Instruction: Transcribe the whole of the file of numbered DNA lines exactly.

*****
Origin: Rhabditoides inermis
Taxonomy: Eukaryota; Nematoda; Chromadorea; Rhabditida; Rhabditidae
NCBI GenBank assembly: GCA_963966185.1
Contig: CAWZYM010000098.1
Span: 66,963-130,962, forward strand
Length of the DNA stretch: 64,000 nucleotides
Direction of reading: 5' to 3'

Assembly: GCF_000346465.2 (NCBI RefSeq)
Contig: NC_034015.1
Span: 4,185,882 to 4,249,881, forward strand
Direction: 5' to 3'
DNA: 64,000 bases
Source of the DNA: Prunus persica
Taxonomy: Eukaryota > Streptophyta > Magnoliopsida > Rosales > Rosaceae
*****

Origin: Rhabditoides inermis
Taxonomy: Eukaryota; Nematoda; Chromadorea; Rhabditida; Rhabditidae
NCBI GenBank assembly: GCA_963966185.1
Contig: CAWZYM010000098.1
Span: 66,963-130,962, forward strand
Length of the DNA stretch: 64,000 nucleotides
Direction of reading: 5' to 3'

Assembly: GCF_000346465.2 (NCBI RefSeq)
Contig: NC_034015.1
Span: 4,185,882 to 4,249,881, forward strand
Direction: 5' to 3'
DNA: 64,000 bases
Source of the DNA: Prunus persica
Taxonomy: Eukaryota > Streptophyta > Magnoliopsida > Rosales > Rosaceae